There are many features of this app that are not only life-saving but the best for self-care. I will highlight the features as it relates to children’s medicine dosing by weight. I encourage you to download the app and see the other features. It is an amazing self-care healthcare app.
Not only will it save you money, it will improve the efficiency of your healthcare needs. Here are a few things I like about the children’s dosing part:
- It starts by making sure you are giving the right medication.
Sometimes, too many over-the-counter children’s medicine to choose from. Bottles look alike, the labels are too tiny to read and that is if you can open the “Peel here for directions” sticker. Imagine trying to do that with your child feeling cranky and your anxiety is through the roof. Before you know what is happening you just want to give him or her something and throw caution to the winds.
- It makes sure you are doing the right thing.
Check the expiration date. How many of us remember to check expiration dates on medicine bottles we keep in the fridge. If the bottle is not empty, it is not expired. This app also reminds you of what to know before you give the medicine to your child. What will happen if you overdose? is the child taking another medicine with this? Is the child allergic to any of the ingredients? Double check the strength of the medicine again. These are some of the questions you are forced to answer before you can get the dose.
- Very user-friendly.
The interface is so simple to use that I told my son who is 9 years old to use it to get the dose of a medication to take when he had a headache. I had to double check of course. But it was so easy for him to use. I am sure it will be easy to use if you have a child crying on one hand and you are trying to see what dose of a medication to give.
- The doses of the medication given are dead accurate to the “ml/lb”.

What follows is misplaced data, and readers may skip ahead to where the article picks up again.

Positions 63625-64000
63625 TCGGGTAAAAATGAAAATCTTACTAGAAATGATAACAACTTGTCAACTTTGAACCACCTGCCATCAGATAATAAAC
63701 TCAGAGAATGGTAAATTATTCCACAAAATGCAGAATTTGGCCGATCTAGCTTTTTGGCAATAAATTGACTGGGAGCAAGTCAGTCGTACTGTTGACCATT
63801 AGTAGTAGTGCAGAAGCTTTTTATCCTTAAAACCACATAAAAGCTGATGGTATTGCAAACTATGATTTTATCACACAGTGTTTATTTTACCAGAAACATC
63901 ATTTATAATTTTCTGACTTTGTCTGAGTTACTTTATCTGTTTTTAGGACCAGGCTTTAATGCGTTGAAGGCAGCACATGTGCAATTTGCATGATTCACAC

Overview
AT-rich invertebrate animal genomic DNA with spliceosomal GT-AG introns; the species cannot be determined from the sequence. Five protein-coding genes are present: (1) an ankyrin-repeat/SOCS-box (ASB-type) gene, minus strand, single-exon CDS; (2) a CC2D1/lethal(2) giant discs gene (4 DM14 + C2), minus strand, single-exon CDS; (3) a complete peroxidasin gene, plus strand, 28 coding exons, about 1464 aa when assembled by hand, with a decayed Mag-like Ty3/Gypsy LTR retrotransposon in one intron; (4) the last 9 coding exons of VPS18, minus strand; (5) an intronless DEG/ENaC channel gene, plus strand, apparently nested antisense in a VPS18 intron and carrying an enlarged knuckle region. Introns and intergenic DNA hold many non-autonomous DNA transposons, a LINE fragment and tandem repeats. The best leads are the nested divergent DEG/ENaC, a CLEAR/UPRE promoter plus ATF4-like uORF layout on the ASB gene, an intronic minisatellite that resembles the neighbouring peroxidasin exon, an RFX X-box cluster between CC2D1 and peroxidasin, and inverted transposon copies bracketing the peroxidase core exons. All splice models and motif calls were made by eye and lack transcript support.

They had a team of pharmacists crunching out these numbers and finally put them in a user-friendly form for all to use. I particularly like the images of the medicine syringes or tablets you see on what dose to give.
- The best part is
You can save this dose. Save the doses and names of medications for all your kids for as long as you want. Access the dosing information from any device.
- Add comments
You can add a comment as to why you gave the child the medicine in the first place. This becomes useful if you have to see the pediatrician or go to the emergency room. For instance, gave the child medication because the temperature was over 102 degrees, will be saved as a comment for you.
You must download this app called Self-Care Health before you give your child another over-the-counter medicine. If I screwed up giving my child the correct dose of a medication as a pharmacist, don’t take chances. If you underdose, it might not work. Overdose and the child may end up in the emergency room.
What about getting the dose of these medications anyway when all the bottles always say one thing or another. “Under 6 years of age, consult your doctor” or “Do not use if under 4 years without consulting your doctor”. Now, I am not trying to promote self-medication. But I don’t think I will be calling the pediatrician at 1 a.m to get the dose of Dimetapp to give my child who is sick and I think Dimetapp will help just because he or she is 2 months below the manufacturer’s recommended cut off age. You won’t want to estimate a dose either. Hence the need for downloading this app.
Just to let you know, this app also has other valuable features. It is basically about 5 apps in one if you ask me. I leave it for you to find out for yourself. So go ahead, check it out.